BEIJING (AP) — Asian stock markets fell Thursday after Federal Reserve officials indicated they were ready to raise interest rates sooner than expected if needed to cool inflation.
Market benchmarks in Shanghai, Hong Kong, Seoul and Sydney declined. Tokyo advanced.
Wall Street's benchmark S&P 500 index gained 0.2% before markets closed for a U.S. holiday. They reopen Friday for a shortened trading session.
Fed officials at their October policy meeting said they “would not hesitate” to respond to inflation, according to notes released Wednesday. They foresaw the possibility of raising rates “sooner than participants currently anticipated."
That fueled investor fears the Fed and other central banks might feel pressure to withdraw economic stimulus that has been boosting stock prices. Fed officials earlier indicated they might raise rates late next year.
Higher prices combined with stronger U.S. hiring suggest the attitude at the next Fed meeting might be “unabashedly more hawkish,” said Tan Boon Heng of Mizuho Bank in a report.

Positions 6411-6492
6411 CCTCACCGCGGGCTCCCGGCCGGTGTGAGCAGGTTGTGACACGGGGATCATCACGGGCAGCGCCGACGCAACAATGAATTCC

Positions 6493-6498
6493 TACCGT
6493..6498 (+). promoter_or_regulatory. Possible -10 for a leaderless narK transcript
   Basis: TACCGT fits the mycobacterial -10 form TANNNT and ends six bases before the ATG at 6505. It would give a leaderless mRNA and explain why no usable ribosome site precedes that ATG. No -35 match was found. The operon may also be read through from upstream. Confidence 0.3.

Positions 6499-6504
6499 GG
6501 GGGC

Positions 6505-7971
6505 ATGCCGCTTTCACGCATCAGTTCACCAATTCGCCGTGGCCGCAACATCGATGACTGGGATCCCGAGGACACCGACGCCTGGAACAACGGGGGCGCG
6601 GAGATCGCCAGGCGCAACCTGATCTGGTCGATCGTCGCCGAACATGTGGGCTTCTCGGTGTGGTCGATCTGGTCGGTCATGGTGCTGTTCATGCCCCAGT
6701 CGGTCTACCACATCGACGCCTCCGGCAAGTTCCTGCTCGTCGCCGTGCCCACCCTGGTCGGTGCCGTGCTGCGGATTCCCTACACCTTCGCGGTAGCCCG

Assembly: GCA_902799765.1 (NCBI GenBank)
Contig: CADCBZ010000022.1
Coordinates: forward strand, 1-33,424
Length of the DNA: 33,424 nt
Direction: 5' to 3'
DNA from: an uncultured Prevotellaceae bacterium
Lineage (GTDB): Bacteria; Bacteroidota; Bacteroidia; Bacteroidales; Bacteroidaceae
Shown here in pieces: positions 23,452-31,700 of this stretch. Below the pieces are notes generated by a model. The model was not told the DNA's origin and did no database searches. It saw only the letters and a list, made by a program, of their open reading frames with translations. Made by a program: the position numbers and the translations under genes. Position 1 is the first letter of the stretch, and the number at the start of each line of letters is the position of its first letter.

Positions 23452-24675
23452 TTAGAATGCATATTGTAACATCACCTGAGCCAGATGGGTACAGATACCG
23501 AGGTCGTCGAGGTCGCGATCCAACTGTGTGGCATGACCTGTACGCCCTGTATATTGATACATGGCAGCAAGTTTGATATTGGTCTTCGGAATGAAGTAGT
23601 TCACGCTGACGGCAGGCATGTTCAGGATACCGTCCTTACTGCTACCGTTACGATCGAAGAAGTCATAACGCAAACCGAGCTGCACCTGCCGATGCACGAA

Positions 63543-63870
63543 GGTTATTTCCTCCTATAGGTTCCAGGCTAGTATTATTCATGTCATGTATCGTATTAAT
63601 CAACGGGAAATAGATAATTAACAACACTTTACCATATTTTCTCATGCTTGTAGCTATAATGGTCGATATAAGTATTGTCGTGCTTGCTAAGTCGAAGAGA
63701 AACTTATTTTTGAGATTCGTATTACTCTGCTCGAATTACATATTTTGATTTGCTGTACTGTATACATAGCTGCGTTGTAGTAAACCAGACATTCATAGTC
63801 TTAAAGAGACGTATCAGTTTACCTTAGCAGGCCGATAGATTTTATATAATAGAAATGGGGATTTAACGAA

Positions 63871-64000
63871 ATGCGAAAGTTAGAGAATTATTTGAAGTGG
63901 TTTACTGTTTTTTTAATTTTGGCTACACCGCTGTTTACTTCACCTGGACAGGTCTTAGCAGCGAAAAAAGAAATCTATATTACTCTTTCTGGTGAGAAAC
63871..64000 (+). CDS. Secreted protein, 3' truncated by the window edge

The Shanghai Composite Index fell 0.3% to 3,581.32 while the Nikkei 225 in Tokyo gained 0.7% to 29,500.57. The Hang Seng in Hong Kong shed 0.2% to 24,633.67.
The Kospi in Seoul retreated 0.5% to 2,979.39 and Sydney's S&P-ASX 200 gave up less than 0.1% to 7,379.30. New Zealand and Jakarta advanced while Singapore declined.
On Wall Street, the S&P 500 advanced to 4,701.46. Gains in technology, real estate and energy stocks outweighed a slide in banks and materials companies.
The Dow Jones Industrial Average slipped less than 0.1% to 35,804.38. The Nasdaq composite gained 0.4% to 15,845.23.
The Fed notes showed officials still believe this year's inflation spike is likely to be temporary but acknowledged prices rose more than expected.
The notes covered the October meeting at which Fed board members voted to take the first steps to roll back easy credit and other measures to support an economic recovery from the coronavirus pandemic.
A wide range of industries have been hit by inflation pressures and disruptions in supplies of raw materials and components. Forecasters worry consumers might cut spending if retail prices keep rising.
Consumer spending rose 1.3% in October, slightly more than double the previous month's rise, according to the Commerce Department.